Instagram announced a new feature called “Quiet Mode” on Thursday, designed to help users focus and set boundaries with friends and followers.
If the option is enabled, all notifications will be paused and the profile’s activity status will change to “In silent mode”. If someone sends a Direct Message during this time, Instagram will automatically send an auto-reply informing the sender that “Silent Mode” is turned on.
While the feature applies to all users, Instagram appears to be focusing on teenagers. Instagram makes it available as a tool to help with study and to urge teens to turn on the feature “if they spend a certain amount of time on Instagram late at night.”
The tool is made available to users in the United States, United Kingdom, Ireland, Canada, Australia, and New Zealand and plans to add it to more countries in the future.
The tool is the latest example of Instagram giving users more ways to manage their usage, after years of studying how much time people — and teenagers in particular — spend on various social media apps and the damage it does to their mental health can represent.
“These updates are part of our ongoing work to ensure people have experiences that work for them and that they have more control over the time they spend online and the types of content they watch,” he said the company in a blog post.
As part of this effort, the platform is also rolling out features that give users more control over what appears in their Explore feed. For example, it’s now possible to mark content with a “Not Interested” label to prevent similar content from being shown in the future. Instagram is also introducing an option to prevent recommending words or lists of words, emojis, or hashtags such as #fitness or #recipes in the Explore feed.
Instagram is also updating its parental supervision tools. When a teen updates a setting, parents can get a notification so they can talk to their teen about the change. Parents will be able to too View accounts your teen has blocked.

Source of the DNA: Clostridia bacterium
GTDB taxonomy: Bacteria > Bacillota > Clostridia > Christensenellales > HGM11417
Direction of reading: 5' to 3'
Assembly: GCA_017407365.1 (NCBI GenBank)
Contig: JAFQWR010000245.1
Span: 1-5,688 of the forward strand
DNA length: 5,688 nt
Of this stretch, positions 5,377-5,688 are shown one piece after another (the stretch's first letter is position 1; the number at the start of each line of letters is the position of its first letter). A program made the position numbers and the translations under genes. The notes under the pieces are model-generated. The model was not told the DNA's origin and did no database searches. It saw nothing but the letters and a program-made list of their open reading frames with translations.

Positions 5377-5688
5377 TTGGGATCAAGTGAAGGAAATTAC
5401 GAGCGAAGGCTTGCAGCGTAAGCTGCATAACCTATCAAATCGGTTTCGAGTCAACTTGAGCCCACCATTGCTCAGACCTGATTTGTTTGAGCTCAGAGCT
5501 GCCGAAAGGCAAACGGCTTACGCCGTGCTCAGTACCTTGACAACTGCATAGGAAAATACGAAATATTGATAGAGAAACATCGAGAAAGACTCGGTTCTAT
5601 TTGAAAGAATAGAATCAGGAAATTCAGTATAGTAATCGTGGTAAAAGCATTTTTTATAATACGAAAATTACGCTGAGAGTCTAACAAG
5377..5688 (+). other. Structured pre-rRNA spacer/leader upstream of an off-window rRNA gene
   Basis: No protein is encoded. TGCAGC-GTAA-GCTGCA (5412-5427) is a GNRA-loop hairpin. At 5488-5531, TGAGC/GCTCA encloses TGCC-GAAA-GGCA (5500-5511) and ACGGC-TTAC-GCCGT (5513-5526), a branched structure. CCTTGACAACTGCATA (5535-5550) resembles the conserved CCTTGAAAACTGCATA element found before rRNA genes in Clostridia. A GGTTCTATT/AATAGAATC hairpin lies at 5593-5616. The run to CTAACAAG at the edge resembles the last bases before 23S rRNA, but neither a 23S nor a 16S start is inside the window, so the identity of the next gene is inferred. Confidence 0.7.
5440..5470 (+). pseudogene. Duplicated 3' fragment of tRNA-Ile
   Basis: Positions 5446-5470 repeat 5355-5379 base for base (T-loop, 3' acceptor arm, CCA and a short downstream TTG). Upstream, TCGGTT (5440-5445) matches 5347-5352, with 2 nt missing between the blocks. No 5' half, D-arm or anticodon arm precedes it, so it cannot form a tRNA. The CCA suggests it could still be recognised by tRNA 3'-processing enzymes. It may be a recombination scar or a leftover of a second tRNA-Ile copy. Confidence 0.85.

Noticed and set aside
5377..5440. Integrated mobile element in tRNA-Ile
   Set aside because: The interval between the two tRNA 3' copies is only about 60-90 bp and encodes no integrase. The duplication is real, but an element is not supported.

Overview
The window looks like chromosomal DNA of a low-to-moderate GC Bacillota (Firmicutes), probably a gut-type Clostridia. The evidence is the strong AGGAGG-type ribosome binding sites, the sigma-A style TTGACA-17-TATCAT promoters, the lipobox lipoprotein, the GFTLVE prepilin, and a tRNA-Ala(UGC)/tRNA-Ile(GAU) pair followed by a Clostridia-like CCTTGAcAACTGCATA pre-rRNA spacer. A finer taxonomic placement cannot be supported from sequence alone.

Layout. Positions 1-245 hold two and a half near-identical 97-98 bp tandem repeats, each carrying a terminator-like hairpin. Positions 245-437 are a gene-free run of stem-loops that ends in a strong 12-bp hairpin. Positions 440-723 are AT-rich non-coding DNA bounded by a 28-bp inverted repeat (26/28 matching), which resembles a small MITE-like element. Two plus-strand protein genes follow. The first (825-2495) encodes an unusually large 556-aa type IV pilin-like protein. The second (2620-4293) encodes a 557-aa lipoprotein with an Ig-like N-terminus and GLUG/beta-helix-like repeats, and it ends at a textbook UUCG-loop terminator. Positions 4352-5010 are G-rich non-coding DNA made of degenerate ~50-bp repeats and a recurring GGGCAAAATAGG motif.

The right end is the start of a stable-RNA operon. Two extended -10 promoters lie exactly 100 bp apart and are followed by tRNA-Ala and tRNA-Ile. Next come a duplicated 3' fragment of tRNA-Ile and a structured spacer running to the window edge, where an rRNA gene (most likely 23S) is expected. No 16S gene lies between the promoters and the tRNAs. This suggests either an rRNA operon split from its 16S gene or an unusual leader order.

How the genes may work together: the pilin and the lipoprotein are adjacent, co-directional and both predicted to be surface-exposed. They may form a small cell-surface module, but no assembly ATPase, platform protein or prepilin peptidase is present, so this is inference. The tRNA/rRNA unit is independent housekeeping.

In a series of congressional hearings in 2021, executives from Instagram, Facebook, TikTok and Snapchat faced tough questions from lawmakers about how their platforms direct younger users to harmful content that can harm mental health and body image (particularly in teenage girls). and There was a lack of adequate parental control and safeguards to protect teenagers.
The social media companies have promised to make changes, and Instagram in particular has made many. It has since launched an education center for parents with resources, tips, and articles from experts on user safety, and introduced a tool for guardians to see how much time their kids spend on Instagram and set time limits.
Another Instagram feature encouraged users to take a break from the app, for example by suggesting they take a deep breath after a set amount of time, write something down, review a to-do list, or listen to a song. The company has also said that it takes a “stricter approach” to the content it recommends to teenagers, and it actively pushes other topics like architecture and travel destinations when they’ve dwelled on any type of content for too long.